What to Do with Your Stage Fright

A recent study from Harvard Business School of 400 participants found that if you tell yourself to get excited when about to do something stressful, like give a speech, you do better than when you try to calm yourself down. At least, that’s the way the study was discussed in the press – as a counter-intuitive finding promoting stage fright over stage calm.  But actually what was going on was that the… Read More

The Three Postures and Authenticity

Public Words Speaker Forum, June 2010, Harvard University. Nick Morgan talks about how audiences unconsciously evaluate the intent of speakers by how the speakers simply stand and walk on the stage. The result is that you can convey a message you don’t mean to, and give an audience the wrong impression about you. Nick shows how to create the right impression — and give your audience the chance to receive the authentic… Read More

What goes wrong when you try to communicate?

I spoke last week to an Air Force Special Ops team, and to a pharmaceutical company, about persuasive communications.   Today, I’m talking to a group of Harvard mid-career students from all over the world about the same subject.   Each time I talk I spend some time making sure I understand their particular issues in the realm of communications, so that the advice I give them is focused.  What’s fascinating is that such… Read More

How To Create A Great Speech Fast – In 5 Steps

The other day Harvard asked me to boil down the creation of a great speech into 5 quick steps for busy executives.  Here's the result in a short video.  Enjoy! How to Create a Great Presentation from Harvard Business Publishing on Vimeo.  

The Silent Speaker

Harvard Business Publishing, September 2010. Nick Morgan talks about seeing his most memorable speaker as a way of talking about the importance of body language in public speaking. Watch on YouTube»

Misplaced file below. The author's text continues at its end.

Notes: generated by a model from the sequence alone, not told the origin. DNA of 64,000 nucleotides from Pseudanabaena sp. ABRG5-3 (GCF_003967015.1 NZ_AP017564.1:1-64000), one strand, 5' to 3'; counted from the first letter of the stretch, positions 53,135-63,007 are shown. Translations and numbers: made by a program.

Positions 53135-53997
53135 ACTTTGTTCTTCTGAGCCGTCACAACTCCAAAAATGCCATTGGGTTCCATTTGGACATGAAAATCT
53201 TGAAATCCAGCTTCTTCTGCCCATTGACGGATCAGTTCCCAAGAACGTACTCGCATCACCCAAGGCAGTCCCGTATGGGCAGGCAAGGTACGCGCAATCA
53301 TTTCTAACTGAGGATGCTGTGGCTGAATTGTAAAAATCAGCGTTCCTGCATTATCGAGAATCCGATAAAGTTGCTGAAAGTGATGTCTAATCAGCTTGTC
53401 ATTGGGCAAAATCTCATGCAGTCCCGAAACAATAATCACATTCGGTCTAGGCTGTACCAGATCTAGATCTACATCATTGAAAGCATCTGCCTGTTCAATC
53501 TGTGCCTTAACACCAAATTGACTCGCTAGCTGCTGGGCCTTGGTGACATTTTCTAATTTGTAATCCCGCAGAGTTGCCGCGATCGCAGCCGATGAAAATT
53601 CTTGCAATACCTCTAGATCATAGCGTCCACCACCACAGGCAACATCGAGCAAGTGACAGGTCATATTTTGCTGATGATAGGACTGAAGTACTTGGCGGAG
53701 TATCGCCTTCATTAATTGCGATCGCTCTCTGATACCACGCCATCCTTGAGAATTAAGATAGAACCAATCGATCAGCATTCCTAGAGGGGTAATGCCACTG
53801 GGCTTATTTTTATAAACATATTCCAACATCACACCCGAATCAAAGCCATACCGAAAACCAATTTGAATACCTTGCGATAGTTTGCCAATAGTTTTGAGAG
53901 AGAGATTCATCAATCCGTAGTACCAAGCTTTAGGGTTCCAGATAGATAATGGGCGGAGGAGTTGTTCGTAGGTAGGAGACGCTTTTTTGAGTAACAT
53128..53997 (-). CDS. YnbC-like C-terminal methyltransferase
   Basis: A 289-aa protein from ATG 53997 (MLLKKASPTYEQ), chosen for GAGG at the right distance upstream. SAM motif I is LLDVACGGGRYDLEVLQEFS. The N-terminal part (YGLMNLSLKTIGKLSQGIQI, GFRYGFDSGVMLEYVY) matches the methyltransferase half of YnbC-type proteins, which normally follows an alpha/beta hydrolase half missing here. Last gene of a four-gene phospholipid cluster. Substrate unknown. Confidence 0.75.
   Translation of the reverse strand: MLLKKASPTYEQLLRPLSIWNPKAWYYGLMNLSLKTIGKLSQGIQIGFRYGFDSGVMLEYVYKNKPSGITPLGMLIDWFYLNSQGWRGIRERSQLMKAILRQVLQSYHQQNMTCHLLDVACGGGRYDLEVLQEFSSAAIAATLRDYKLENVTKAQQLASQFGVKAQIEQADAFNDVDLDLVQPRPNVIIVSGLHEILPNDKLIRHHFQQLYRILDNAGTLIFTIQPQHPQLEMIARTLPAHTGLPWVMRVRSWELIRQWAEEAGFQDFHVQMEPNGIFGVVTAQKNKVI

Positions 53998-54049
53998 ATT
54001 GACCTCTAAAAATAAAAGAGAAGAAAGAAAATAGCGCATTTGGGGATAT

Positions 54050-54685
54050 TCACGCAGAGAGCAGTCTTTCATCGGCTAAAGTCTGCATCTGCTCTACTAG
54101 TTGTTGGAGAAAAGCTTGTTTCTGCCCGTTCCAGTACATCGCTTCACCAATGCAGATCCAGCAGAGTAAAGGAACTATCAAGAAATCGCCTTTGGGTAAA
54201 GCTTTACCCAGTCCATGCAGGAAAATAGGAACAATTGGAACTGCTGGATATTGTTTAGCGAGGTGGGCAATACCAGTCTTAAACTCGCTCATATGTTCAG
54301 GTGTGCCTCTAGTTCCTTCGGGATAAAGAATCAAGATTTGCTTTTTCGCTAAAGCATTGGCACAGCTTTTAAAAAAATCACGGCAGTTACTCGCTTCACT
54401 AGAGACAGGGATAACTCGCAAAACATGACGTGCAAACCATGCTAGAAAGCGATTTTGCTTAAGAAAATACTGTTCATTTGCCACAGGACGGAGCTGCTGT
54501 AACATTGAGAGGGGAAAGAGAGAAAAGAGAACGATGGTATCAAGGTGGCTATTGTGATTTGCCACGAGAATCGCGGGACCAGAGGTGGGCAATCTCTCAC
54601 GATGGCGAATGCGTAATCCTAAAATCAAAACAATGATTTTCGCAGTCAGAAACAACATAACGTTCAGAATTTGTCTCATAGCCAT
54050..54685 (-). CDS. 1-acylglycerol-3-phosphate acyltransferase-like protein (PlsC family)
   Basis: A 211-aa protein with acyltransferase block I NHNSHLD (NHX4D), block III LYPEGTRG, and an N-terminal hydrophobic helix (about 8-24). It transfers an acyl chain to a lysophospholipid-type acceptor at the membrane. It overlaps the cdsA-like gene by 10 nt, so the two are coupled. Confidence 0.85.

J. K. Rowling, Harvard, and the memorable commencement speech

A reader was kind enough to send me a link to J. K. Rowling’s commencement address to Harvard in 2008 and ask what I thought of her performance.  Watching the video brought to mind how much public speaking has changed and what the new requirements are now for success in public speaking.  Let me begin by saying that if you’re a die-hard Harry Potter fan, stop reading.  You won’t brook any criticism… Read More

Five quick steps for a successful presentation

Last week I was talking to architecture and design students about delivering a great presentation and helping them think about how their body language was a second conversation that would dominate the first – the content – unless the two were aligned.  I asked them how much time they spend preparing their presentations.  “An entire term,” was the typical answer – because they work on their models for the whole term.  Then… Read More

Lesson from the Designers: Don’t Talk to Your Slides

Last week I attended a day-long conference at the Harvard architecture and design school, where I was speaking about how to pitch your project – your building, your design, your vision of a new landscape.  I was the last speaker of the day, so I had the fun of watching everyone else talk about the changing nature of design and how to sell it in the new world of complex teams and… Read More

Public Words Speaker Forum 2010

I’m very excited to announce our first annual Public Words Speaker Forum (2010) for June 11-12, 2010.  The professional speaking world is changing rapidly, the book business (speakers need published books) is changing even more rapidly, and we need to get some smart minds together to sort it all out.  The event will be held in conjunction with The Center for Public Leadership at Harvard’s Kennedy School, in the historic Taubman building… Read More

How to write, sell, and market a business book – VII: Marketing Your Book

We’ve arrived at that point you maybe never thought you’d get to:  you’ve written your book, it’s going to be published soon, and you’re ready to market it.  You’re ready because you’re smart and you’ve realized that your publisher is going to do nothing to promote the book.  It’s up to you.  If that shocked you once upon a time, you’re over it and you’re ready to proceed.  You’ve got a couple… Read More